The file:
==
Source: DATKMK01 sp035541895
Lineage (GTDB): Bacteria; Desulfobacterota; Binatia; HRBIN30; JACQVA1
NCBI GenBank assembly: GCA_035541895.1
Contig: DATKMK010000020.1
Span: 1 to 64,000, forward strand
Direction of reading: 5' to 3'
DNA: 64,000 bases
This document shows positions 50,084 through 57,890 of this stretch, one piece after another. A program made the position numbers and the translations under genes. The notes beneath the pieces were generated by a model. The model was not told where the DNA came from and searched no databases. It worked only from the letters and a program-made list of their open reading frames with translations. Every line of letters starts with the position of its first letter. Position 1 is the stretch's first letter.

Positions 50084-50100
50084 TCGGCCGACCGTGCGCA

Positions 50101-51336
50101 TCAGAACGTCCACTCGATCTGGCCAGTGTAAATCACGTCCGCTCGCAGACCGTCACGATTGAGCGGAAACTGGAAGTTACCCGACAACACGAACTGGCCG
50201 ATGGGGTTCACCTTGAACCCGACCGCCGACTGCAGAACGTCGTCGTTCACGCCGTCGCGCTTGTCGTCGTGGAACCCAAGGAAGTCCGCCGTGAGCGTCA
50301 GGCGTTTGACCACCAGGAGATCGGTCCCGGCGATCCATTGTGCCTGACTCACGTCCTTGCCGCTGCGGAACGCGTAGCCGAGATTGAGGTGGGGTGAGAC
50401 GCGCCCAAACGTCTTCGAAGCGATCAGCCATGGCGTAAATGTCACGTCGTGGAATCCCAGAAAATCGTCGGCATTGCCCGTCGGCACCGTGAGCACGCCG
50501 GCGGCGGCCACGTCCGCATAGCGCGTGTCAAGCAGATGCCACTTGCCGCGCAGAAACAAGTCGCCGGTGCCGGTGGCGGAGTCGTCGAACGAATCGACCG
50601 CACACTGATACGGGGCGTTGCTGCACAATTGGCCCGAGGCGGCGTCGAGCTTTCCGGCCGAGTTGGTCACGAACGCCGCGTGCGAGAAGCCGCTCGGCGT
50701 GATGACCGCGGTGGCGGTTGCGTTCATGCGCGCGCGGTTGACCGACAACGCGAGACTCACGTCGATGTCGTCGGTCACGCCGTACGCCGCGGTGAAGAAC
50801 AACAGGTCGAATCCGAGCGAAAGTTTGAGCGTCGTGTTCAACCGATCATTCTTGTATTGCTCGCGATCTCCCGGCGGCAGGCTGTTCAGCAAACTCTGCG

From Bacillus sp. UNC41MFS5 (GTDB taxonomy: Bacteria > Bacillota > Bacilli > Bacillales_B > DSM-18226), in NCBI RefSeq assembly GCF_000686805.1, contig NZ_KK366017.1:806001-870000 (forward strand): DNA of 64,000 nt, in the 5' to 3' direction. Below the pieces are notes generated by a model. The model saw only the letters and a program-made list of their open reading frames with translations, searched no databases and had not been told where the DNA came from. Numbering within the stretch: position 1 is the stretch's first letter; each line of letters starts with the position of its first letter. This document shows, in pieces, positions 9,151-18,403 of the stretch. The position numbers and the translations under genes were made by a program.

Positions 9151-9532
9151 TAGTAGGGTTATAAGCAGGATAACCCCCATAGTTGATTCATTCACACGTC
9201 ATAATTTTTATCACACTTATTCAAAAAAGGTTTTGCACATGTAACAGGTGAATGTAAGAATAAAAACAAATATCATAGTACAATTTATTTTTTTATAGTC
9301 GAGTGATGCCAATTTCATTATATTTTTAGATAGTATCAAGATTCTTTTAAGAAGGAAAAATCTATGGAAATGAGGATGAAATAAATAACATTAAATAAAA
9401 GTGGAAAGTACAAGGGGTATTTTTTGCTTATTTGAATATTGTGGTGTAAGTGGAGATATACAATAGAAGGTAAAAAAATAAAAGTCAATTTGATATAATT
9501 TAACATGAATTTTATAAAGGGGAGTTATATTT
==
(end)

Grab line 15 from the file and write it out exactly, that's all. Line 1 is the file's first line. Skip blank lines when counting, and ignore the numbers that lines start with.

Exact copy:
50401 GCGCCCAAACGTCTTCGAAGCGATCAGCCATGGCGTAAATGTCACGTCGTGGAATCCCAGAAAATCGTCGGCATTGCCCGTCGGCACCGTGAGCACGCCG